$ lvcreate -l 100%FREE -n vol1 vg1

Build the Linux Filesystem with ext4 and mount the volume to the /mnt partition:

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$ mkfs.ext4 /dev/vg1/vol1
$ mount /dev/vg1/vol1 /mnt
$ echo '/dev/mapper/vg1-vol1 /mnt ext4 defaults,nofail 0 0' >> /etc/fstab

Other useful commands:

To list Physical Volume Info:

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$ pvs
PV         VG   Fmt  Attr PSize   PFree
/dev/vdb   vg1  lvm2 a--  139.70g    0

To list Volume Group Info:

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$ vgs
VG   #PV #LV #SN Attr   VSize   VFree
vg1    1   1   0 wz--n- 139.70g    0

And viewing the logical volume size from the volume group:

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$ vgs -o +lv_size,lv_name
VG   #PV #LV #SN Attr   VSize   VFree LSize   LV
vg1    1   1   0 wz--n- 139.70g    0  139.70g vol1

Information about Logical Volumes:

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$ lvs
LV   VG   Attr       LSize   Pool Origin Data%  Meta%  Move Log Cpy%Sync Convert
vol1 vg1  -wi-ao---- 139.70g

Resources:

Setup Payara Application Server on Ubuntu 16.04

Today we will setup Payara 5 on Ubuntu 16.04

About:

Payara is an Open Source Java Application Server.

Pre-Requirements:

Update and Install Java 8:

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$ apt update && apt upgrade -y
$ apt-get install wget curl unzip software-properties-common python-software-properties -y
$ add-apt-repository ppa:webupd8team/java
$ apt-get update
$ apt-get install oracle-java8-installer -y
$ source /etc/profile.d/jdk.sh

Install Payara:

Download and Install Payara 5:

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$ cd /usr/local
$ wget --content-disposition 'https://info.payara.fish/cs/c/?cta_guid=b9609f35-f630-492f-b3c0-238fc55f489b&placement_guid=7cca6202-06a3-4c29-aee0-ca58af60528a&portal_id=334594&redirect_url=APefjpGt1aFvHUflpzz7Lec8jDz7CbeIIHZmgORmDSpteTCT2XjiMvjEzeY8yte3kiHi7Ph9mWDB7qUDEr96P0JS8Ev2ZFqahif2huSBfQV6lt4S6YUQpzPMrpHgf_n4VPV62NjKe8vLZBLnYkUALyR2mkrU3vWe7ME9XjHJqYPsHtxkHn-W7bYPFgY2LjEzKIYrdUsCviMgGrUh_LIbLxCESBa0N90vzaWKjK5EwZT021VaPP0jgfgvt0gF2UdtBQGcsTHrAlrb&hsutk=c279766888b67917a591ec4e209cb29a&canon=https%3A%2F%2Fwww.payara.fish%2Fall_downloads&click=5bad781c-f4f5-422d-ba2b-5e0c2bff7098&utm_referrer=https%3A%2F%2Fwww.google.co.za%2F&__hstc=229474563.c279766888b67917a591ec4e209cb29a.1519832301251.1521408251653.1521485598794.4&__hssc=229474563.7.1521485598794&__hsfp=2442083907'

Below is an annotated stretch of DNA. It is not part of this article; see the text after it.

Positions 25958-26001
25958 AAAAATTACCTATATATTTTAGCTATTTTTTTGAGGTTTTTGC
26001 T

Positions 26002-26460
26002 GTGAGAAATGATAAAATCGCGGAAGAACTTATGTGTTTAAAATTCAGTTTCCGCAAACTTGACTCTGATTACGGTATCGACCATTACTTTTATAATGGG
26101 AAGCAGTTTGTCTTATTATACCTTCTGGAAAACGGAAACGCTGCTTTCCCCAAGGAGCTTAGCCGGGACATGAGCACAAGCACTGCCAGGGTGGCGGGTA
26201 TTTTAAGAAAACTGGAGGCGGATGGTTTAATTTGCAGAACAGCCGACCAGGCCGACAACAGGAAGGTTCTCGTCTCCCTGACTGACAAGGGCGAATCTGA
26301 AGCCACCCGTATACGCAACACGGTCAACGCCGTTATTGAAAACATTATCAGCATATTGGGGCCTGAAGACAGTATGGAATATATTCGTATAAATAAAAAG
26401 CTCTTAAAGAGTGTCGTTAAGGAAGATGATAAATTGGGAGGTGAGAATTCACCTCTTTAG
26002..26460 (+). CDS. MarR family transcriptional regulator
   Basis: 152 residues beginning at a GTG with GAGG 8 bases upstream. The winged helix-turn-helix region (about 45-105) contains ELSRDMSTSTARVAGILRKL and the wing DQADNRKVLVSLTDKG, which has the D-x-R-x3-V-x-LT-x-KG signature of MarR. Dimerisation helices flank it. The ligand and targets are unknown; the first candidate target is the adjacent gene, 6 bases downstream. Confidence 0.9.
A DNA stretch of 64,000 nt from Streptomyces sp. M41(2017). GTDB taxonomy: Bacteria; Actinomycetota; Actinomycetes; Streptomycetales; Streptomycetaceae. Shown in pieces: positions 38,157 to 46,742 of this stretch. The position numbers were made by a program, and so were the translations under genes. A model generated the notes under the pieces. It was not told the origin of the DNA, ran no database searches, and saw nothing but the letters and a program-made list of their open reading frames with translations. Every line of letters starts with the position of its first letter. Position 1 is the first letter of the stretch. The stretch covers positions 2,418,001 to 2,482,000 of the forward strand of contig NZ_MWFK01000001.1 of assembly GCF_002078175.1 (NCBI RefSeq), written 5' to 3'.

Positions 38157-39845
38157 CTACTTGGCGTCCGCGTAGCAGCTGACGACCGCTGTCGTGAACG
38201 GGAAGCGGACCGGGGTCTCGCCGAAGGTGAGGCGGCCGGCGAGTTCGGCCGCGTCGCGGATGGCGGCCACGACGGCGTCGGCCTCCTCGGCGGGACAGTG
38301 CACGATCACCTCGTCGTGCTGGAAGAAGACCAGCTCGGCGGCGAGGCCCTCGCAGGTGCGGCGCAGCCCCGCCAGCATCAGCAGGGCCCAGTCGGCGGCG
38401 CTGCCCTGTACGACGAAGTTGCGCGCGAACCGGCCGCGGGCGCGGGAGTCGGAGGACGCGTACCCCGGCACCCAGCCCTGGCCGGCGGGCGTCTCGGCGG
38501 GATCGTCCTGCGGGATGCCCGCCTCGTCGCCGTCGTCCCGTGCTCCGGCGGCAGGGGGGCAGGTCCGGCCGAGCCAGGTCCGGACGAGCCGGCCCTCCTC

$ unzip payara-5.181.zip
$ mv payara5 payara
$ rm -rf payara-5.181.zip

Permissions:

Create the Payara user and Grant Permissions:

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$ echo 'export PATH=/usr/local/payara/glassfish/bin:$PATH' > /etc/profile.d/payara.sh
$ addgroup --system payara
$ adduser --system --shell /bin/bash --ingroup payara payara
$ echo 'payara soft nofile 32768' >> /etc/security/limits.conf
$ echo 'payara hard nofile 65536' >> /etc/security/limits.conf
$ chown -R payara:payara /usr/local/payara

Setup the Payara Domain:

Switch to the Payara user, delete the default domain and start the production domain. It is useful to configure the JVM Options under the domains config directory according to your servers resources.

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$ su - payara

$ asadmin delete-domain domain1
$ asadmin change-admin-password --domain_name production # default blank pass for admin
$ asadmin --port 4848 enable-secure-admin production

$ asadmin start-domain production
$ asadmin stop-domain production

$ exit

SystemD Unit File:

Create the SystemD Unit File to be able to manage the state of the Payara Server via SystemD:

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$ cat > /etc/systemd/system/payara.service << EOF
[Unit]
Description=Payara Server
After=network.target remote-fs.target
 
[Service]
User=payara
WorkingDirectory=/usr/local/payara/glassfish
Environment=PATH=/usr/local/payara/glassfish/bin:/usr/local/sbin:/usr/local/bin:/usr/sbin:/usr/bin:/sbin:/bin:/usr/lib/jvm/java-8-oracle/bin:/usr/lib/jvm/java-8-oracle/db/bin:/usr/lib/jvm/java-8-oracle/jre/bin
Type=oneshot
RemainAfterExit=yes
ExecStart=/usr/local/payara/glassfish/bin/asadmin start-domain production
ExecReload=/usr/local/payara/glassfish/bin/asadmin restart-domain production
ExecStop=/usr/local/payara/glassfish/bin/asadmin stop-domain production
TimeoutStartSec=300
TimeoutStopSec=30
 
[Install]